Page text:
- The Washington Times - Saturday, February 12, 2005


By Bradley K. Martin

Thomas Dunne/St. Martin’s, $29.95, 868 pages, illus.


North Korea is a Potemkin country. The so-called Democratic People’s Republic of Korea has an airport without airplanes, roads without cars, streets without street signs or numbers. Pictures of the Great Leader, Dear Leader, and Great and Dear Leaders together before the Great Leader’s tragic and unexpected demise in 1994 festooned every room of every building. Slogans ran over elevators, above streets, down buildings, and even across billboards in fields outside of Pyongyang. Everyone in the capital wore a Kim Il-sung button, though people could pick from among a score of different poses: Freedom of choice reigned.

The North has changed since I visited in 1992, with some relaxation of economic and political controls. But the DPRK remains unique, an isolated communist monarchy where no fantasy is too ludicrous to be presented as reality. The most comprehensive and detailed look yet at the nation-sized theme park of KimWorld is Bradley Martin’s “Under the Loving Care of the Fatherly Leader.” Mr. Martin paints a portrait of a national horror show demonstrating how ruthless, effective and evil men can oppress their neighbors.

It is hard to imagine North Korea without seeing it. Explains Mr. Martin: “It gradually became apparent that this was a religion. To North Koreans, Kim Il-sung was more than just a leader. He showered his people with fatherly love. If I could believe what my ears were hearing he might even be immortal, able to provide his followers eternal life.” Alas, he could not: The Great Leader himself died. Indeed, Mr. Martin provides an oh-so-human account of Kim’s birth, upbringing, and grasp for power. It isn’t easy, since Pyongyang has created an elaborate sacred mythology involving Kim.

What brought Kim to power in the North was the Soviet Union, which sought a pliable local to rule once the peninsula was divided between U.S. and USSR. However, he proved to be a ruthless political infighter, quickly sidelining and eventually imprisoning or killing all rivals for power. He invaded the South with Joseph Stalin’s blessing and survived the ensuing military disaster after China intervened as the allies pushed the remnants of Kim’s army towards the Yalu.

The bloody debacle only made it more critical that Kim create the myth of the Great Leader. Mr. Martin’s history of Kim’s rule, and especially the rise of Kim Jong-il alone is quite interesting. But what makes “Under the Loving Care of the Fatherly Leader” so unique is its detailed description of life in the workers’ paradise, especially the fractious network of the two Kim’s siblings, spouses, concubines, children, step-kids, illegitimate offspring, war-time colleagues, and more. It reads like a medieval European court, the Ottoman sultanate or imperial China.

Mr. Martin displays his reportial skills, describing how dissent, failure and nonconformity are punished. At 868 pages, the book paints a vast canvas of what must be as close as possible to hell on earth, other than in the very midst of war.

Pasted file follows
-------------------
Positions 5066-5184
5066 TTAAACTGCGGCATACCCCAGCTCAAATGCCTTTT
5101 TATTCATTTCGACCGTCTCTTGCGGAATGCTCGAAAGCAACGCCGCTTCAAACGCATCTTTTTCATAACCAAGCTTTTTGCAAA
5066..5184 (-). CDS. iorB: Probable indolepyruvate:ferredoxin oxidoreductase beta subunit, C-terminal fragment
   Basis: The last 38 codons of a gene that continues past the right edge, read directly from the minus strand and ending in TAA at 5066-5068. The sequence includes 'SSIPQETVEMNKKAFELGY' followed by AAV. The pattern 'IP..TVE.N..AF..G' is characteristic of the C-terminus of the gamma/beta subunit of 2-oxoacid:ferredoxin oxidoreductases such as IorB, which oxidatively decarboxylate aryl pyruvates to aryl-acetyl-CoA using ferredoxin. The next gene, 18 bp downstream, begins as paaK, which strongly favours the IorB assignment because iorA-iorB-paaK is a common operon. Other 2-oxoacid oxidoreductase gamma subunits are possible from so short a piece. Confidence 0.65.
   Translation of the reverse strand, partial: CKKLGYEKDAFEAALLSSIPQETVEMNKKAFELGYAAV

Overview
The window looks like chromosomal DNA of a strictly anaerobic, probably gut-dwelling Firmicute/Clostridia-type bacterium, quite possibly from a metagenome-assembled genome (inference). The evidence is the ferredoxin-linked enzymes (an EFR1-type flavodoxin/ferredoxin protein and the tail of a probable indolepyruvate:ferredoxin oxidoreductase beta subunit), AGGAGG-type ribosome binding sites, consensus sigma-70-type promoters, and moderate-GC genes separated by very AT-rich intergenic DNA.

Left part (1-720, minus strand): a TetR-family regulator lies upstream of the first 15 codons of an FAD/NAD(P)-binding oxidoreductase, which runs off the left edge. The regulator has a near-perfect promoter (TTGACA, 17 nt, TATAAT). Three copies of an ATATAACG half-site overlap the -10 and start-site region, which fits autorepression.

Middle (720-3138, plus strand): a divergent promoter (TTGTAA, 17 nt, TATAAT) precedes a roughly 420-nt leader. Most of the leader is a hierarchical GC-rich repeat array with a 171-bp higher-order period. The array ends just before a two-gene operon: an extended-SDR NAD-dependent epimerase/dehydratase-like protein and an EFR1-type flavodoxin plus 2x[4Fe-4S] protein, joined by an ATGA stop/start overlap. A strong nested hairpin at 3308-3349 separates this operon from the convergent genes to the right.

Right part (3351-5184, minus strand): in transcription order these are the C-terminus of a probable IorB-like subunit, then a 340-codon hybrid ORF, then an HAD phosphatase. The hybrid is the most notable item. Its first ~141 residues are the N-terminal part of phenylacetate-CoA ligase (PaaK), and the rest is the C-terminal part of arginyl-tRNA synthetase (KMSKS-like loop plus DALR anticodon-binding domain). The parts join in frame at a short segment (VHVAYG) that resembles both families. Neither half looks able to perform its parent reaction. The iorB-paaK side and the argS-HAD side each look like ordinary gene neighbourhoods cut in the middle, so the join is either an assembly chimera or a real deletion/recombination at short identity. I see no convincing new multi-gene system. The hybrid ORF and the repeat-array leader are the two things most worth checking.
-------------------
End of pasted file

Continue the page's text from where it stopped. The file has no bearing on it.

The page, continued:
People are exiled and demoted. People starve. People are imprisoned and beaten. People are murdered. People defect and their families are punished. No evil seems to be too extreme to commit in the name of lovingly caring for the People.

Capping the book is Mr. Martin’s attempt to assess Kim’s prospects for survival. The author notes: “anecdotal evidence continued to pile up, suggesting a breakthrough that had ended the regime’s stubborn resistance to major change.” Evidence of success remains mixed, however, since even seemingly significant reforms pale compared to the immense failures in a system built on dysfunction.

Mr. Martin advocates “an in-between policy that essentially meant simultaneously containing and engaging Pyongyang, giving Kim Jong-il a chance to show that negotiations could work to resolve the problem.” He ends on a slightly hopeful note.

Kim has been a human rights brute and economic incompetent, but he seems to have matured to some degree. The key to successful negotiations, Mr. Martin believes, is “the importance of maintaining face.” Thus he predicts that negotiated solutions to the United States’ and other countries’ problems with Kim should be possible. Kim could compromise if they also compromised and if they showed respect rather than hostile contempt.

Verification could be negotiated. Defector Hwang Jang Yop, who had almost nothing good to say about Kim, was skeptical when a Washington Times reporter asked whether the Dear Leader could be trusted to keep an agreement on nuclear weapons. But Mr. Hwang conceded, “People can change, and conditions can force a person to follow a certain path.” I wouldn’t bet much on Kim’s conversion, but everyone, South and North Korean, American and Chinese, Japanese and other, should hope that Mr. Martin is right. It’s hard to be optimistic, given the picture of North that he paints in his book. But if any country has suffered the circumstances that should force its leader to change, it is North Korea.

Doug Bandow is a Senior Fellow at the Cato Institute and former Special Assistant to President Ronald Reagan. He is co-author of the newly released The Korean Conundrum: America’s Troubled Relations with North and South Korea (Palgrave/Macmillan) and the author of Tripwire: Korea and U.S. Foreign Policy in a Changed World (Cato Institute).

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